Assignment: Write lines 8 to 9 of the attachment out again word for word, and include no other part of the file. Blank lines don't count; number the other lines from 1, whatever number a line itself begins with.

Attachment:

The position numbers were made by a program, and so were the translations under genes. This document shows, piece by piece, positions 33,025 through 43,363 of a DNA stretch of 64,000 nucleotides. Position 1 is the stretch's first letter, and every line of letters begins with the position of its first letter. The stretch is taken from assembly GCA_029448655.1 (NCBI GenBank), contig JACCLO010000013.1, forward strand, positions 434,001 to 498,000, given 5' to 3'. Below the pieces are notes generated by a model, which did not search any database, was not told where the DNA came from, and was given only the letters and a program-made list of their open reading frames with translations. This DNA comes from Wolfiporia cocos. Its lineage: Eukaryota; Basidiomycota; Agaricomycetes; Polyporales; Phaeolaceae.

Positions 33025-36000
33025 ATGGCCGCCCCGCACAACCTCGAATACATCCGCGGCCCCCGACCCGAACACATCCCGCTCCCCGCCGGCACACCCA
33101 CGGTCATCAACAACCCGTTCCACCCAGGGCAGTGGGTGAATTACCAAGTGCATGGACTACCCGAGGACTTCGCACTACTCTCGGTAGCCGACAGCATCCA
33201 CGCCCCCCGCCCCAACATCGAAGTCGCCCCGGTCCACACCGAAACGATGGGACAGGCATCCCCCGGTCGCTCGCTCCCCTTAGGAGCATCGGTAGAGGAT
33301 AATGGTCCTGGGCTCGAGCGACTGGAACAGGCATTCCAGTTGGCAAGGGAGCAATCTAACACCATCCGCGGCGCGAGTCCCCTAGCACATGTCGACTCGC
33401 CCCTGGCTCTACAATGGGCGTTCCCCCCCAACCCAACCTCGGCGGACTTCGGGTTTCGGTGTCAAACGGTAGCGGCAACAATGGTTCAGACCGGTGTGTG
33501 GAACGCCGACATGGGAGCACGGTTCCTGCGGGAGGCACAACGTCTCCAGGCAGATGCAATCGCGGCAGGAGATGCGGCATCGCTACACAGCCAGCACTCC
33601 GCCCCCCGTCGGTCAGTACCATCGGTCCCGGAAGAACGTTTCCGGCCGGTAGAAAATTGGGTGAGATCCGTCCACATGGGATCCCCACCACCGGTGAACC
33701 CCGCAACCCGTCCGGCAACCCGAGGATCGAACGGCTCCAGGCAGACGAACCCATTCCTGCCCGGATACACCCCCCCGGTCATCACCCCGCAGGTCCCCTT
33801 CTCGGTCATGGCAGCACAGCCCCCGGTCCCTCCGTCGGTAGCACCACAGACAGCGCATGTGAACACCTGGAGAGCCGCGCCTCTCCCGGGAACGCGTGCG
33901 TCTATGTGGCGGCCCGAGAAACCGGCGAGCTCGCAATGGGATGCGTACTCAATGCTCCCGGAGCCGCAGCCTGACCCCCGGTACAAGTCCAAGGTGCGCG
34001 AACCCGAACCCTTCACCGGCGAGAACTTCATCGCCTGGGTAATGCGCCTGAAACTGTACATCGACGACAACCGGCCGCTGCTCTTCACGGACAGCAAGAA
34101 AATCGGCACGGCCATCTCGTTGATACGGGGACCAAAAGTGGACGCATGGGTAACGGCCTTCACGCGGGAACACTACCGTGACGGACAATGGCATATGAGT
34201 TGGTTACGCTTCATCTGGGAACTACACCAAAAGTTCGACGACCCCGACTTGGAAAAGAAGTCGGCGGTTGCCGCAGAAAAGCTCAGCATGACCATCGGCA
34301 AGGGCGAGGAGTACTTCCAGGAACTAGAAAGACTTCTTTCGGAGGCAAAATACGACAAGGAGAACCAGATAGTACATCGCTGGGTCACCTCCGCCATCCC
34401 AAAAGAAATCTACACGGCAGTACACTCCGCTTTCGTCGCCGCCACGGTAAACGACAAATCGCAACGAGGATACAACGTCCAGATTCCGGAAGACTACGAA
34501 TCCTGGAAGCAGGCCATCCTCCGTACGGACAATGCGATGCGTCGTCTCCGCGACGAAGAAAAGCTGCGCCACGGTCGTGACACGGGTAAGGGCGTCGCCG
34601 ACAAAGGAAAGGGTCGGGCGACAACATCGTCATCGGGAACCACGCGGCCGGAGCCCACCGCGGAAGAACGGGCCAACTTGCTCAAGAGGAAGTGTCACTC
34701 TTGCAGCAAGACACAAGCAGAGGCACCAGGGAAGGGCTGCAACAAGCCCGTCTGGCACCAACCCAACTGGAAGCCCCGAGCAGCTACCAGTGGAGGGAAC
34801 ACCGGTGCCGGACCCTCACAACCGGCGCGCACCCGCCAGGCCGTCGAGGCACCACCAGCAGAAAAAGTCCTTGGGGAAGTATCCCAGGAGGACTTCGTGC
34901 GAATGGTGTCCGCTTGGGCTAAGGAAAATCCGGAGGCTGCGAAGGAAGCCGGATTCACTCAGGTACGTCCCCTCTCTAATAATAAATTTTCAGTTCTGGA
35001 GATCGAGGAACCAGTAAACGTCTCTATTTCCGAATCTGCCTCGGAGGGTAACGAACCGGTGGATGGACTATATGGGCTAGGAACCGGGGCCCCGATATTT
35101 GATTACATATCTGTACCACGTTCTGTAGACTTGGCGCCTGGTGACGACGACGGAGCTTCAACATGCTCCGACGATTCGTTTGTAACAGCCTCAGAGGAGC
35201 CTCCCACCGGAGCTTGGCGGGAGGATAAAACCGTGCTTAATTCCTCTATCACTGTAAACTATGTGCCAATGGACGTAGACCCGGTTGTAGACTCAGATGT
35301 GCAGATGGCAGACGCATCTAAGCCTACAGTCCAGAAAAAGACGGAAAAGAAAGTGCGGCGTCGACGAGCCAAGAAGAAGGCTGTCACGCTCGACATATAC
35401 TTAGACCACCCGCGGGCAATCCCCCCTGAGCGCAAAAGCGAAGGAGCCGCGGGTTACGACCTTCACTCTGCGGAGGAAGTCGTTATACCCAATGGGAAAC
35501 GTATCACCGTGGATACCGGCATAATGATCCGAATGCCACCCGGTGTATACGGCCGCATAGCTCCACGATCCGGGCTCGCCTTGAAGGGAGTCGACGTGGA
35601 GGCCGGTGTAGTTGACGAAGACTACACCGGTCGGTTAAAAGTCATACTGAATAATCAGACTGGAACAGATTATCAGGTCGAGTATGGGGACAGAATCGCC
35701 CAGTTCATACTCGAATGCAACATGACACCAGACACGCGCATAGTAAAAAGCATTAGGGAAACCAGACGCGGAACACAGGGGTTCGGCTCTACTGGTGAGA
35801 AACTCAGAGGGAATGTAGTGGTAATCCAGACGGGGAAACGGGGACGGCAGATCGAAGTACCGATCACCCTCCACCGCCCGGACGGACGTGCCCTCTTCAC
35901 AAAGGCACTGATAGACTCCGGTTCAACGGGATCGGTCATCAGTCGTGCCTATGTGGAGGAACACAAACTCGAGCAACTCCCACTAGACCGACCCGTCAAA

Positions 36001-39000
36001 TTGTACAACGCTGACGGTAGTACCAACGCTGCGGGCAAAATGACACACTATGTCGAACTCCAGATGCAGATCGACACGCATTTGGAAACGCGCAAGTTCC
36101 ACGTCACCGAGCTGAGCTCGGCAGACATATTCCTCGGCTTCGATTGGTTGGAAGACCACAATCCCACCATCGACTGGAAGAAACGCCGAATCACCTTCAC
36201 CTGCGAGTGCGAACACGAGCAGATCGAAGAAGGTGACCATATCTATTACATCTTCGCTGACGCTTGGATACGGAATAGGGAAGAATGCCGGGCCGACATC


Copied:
33501 GAACGCCGACATGGGAGCACGGTTCCTGCGGGAGGCACAACGTCTCCAGGCAGATGCAATCGCGGCAGGAGATGCGGCATCGCTACACAGCCAGCACTCC
33601 GCCCCCCGTCGGTCAGTACCATCGGTCCCGGAAGAACGTTTCCGGCCGGTAGAAAATTGGGTGAGATCCGTCCACATGGGATCCCCACCACCGGTGAACC